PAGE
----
Coldstream Correspondence

Scope and Content

Correspondence of Sir William Menzies Coldstream concerning the Arts Council of Great Britain, 1949-1963.

Administrative / Biographical History

Coldstream, Sir William Menzies (1908-1987), artist and arts administrator, was born on 28 February 1908 at the Doctor's House, West Street, Belford, Northumberland, the youngest in the family of two sons and three daughters of George Probyn Coldstream, general medical practitioner, and his wife, (Susan Jane) Lilian Mercer, elder daughter of Major Robert Mercer Tod (43rd light infantry), of Edinburgh.

Although Coldstream went at sixteen to the University Tutorial Centre, Red Lion Square, to prepare for entry to medical school, by his eighteenth birthday he had failed matriculation, met W. H. Auden, and started to draw and paint seriously. In Apr 1926, with his father's support, he enrolled at the Slade School of Fine Art. While there Coldstream was awarded the Slade certificate for drawing (1926), a Slade scholarship, the figure and summer composition prizes (1927), the summer landscape prize, and the second Melville Nettleship prize for figure composition (1928).

He left the Slade in 1929, and in the following year got his first commission, met Victor Pasmore, and was elected to the London Artists' Association. On 22 Jul 1931 Coldstream married Nancy Culliford Sharp. They had two daughters. The marriage was dissolved in 1942. In 1932 he became temporary art master at Wellington College, and in 1933 briefly attempted 'objective abstraction', which Geoffrey Tibble and Rodrigo Moynihan were then moving towards.

Coldstream got a job with the pioneering General Post Office film unit run by John Grierson. In 1935 he directed 'The King's Stamp' and edited 'Coal Face', with lyrics by Auden and music by Benjamin Britten; but, after directing 'Fairy of the Phone' (1936) and 'Roadways' (1937). In 1937 Coldstream joined with Claude Rogers and Victor Pasmore in starting the Euston Road School, a school of drawing and painting at 12 Fitzroy Street (later 316 Euston Road). Although it closed on the outbreak of the Second World War (1939), it had much impact and created a 'new look' in English art.

In 1940 Coldstream enlisted in the Royal Artillery but was soon transferred to the Royal Engineers and commissioned as a camouflage officer (1940). He served in England until appointed an official war artist (1943). He then went first to Egypt, painting mostly portraits at no. 11 Indian transit camp, between the pyramids and Cairo. From 1944 he was in Italy, doing outstanding war landscapes in Capua, Pisa, Rimini, and Florence.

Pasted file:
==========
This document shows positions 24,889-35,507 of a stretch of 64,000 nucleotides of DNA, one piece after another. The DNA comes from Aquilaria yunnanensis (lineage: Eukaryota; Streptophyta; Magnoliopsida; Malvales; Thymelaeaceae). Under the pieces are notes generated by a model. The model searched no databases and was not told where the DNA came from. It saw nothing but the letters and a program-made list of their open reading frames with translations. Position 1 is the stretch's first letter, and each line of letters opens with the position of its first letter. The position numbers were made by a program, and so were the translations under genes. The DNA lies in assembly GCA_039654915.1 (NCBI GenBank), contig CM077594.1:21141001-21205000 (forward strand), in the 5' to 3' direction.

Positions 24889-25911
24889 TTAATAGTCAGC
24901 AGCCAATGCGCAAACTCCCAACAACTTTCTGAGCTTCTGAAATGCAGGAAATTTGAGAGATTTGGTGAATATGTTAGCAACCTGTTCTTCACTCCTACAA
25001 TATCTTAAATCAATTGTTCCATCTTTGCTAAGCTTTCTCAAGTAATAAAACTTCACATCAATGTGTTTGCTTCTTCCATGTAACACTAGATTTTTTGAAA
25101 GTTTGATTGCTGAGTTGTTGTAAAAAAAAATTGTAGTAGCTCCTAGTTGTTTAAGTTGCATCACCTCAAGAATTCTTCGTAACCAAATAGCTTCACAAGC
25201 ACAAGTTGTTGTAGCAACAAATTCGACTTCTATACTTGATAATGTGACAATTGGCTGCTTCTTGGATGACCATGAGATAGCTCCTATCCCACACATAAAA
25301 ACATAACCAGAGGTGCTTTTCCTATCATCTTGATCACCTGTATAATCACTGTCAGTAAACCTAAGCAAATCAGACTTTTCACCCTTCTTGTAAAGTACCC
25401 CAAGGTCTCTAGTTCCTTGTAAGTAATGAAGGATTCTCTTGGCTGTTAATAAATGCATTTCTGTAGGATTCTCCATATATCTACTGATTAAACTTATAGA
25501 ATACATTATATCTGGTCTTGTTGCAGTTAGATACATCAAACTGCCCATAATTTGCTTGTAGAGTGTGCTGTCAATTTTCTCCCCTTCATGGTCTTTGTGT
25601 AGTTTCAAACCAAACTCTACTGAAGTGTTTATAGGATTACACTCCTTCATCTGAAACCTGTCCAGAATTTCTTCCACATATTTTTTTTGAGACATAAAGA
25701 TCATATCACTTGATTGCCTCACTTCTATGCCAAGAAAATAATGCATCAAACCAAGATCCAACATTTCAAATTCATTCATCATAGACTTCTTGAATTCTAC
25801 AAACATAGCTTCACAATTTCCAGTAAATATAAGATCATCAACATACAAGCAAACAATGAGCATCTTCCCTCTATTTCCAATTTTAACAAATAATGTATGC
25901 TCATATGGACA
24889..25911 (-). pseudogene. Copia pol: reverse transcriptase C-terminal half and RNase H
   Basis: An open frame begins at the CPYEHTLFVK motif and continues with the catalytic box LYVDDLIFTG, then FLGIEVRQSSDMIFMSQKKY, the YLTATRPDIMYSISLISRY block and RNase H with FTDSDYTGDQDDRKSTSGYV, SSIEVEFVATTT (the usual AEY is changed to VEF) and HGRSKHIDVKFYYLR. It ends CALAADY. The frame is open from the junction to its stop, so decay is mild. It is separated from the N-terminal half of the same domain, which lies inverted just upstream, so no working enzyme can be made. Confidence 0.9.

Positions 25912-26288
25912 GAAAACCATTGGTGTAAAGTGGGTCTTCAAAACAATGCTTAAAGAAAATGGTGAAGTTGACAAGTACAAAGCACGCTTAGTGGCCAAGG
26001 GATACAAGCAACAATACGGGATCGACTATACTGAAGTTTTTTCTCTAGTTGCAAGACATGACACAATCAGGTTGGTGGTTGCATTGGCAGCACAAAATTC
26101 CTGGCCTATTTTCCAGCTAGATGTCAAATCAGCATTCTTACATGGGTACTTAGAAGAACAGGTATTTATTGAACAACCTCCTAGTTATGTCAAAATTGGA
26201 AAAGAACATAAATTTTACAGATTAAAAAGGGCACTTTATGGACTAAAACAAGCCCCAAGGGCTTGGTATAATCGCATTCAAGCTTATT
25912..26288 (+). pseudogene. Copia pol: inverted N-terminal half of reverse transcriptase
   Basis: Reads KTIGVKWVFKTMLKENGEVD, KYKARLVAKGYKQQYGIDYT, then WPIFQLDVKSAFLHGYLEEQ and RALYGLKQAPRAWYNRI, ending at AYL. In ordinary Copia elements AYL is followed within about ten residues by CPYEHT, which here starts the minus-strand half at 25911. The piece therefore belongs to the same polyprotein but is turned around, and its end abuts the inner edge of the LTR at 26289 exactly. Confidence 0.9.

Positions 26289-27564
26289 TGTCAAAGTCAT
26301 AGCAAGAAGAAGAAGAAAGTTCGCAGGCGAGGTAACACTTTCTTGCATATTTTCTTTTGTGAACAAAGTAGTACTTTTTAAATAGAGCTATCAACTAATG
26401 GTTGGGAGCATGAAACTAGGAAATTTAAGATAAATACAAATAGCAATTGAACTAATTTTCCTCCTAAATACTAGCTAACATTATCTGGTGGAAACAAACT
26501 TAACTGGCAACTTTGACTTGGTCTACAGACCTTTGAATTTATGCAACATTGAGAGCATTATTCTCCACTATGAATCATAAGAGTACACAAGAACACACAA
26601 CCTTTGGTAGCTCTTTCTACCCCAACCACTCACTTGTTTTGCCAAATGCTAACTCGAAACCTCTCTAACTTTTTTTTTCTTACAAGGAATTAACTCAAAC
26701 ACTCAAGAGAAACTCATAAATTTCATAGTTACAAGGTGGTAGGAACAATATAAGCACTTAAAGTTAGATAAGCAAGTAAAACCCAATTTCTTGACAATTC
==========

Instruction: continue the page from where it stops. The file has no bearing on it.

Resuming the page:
On demobilization (1945) he joined Victor Pasmore in teaching at Camberwell School of Arts and Crafts, later (1948) becoming its inspiring head of painting. In June the following year he was appointed Slade professor at University College, London. During twenty-six years there he introduced postgraduate courses, and, for the first time, made film studies available at university level. He was elected a fellow of University College in 1953. On 30 March 1961 he married Monica Mary, daughter of Alfred Eric Monrad Hoyer, journalist, of London. They had a son and two daughters.

During those years and after his retirement (1975), his paintings included a succession of outstanding nudes, a series of views of Westminster painted from the Department of the Environment in Marsham Street, and a number of commissioned portraits which rank among his most remarkable works. Among these are: 'Dr Bell, Bishop of Chichester' (1954; Tate collection), 'Sir Ifor Evans' (1958-1960; University College, London), 'Westminster Abbey I' (1973-1974; Arts Council Collection, South Bank Centre, London), and 'Reclining Nude' (1974-1976; Tate collection).

Coldstream was chairman of the National Advisory Council on Art Education (1958-1971); a trustee of the National Gallery (1948-1955, 1956-1963) and of the Tate Gallery (1949-1955, 1956-1963); a member of the Arts Council (1952-1962), vice-chairman of the council (1962-1970), and chairman of its art panel (1953-1962); a director of the Royal Opera House (1957-1962); chairman of the British Film Institute (1964-1971); and vice-president of Morley College (1977-1983). In 1977 he was elected to the Society of Dilettanti, and became painter to the society. Appointed CBE in 1952, he was knighted in 1956 and received honorary degrees from the universities of Nottingham (1961), Birmingham (1962), and London (1984), and from the Council for National Academic Awards (1975).

Coldstream died at the Homoeopathic Hospital in Camden on 18 February 1987.

Access Information


Subject to normal access conditions. Previously closed until 2013.

Other Finding Aids

Collection level description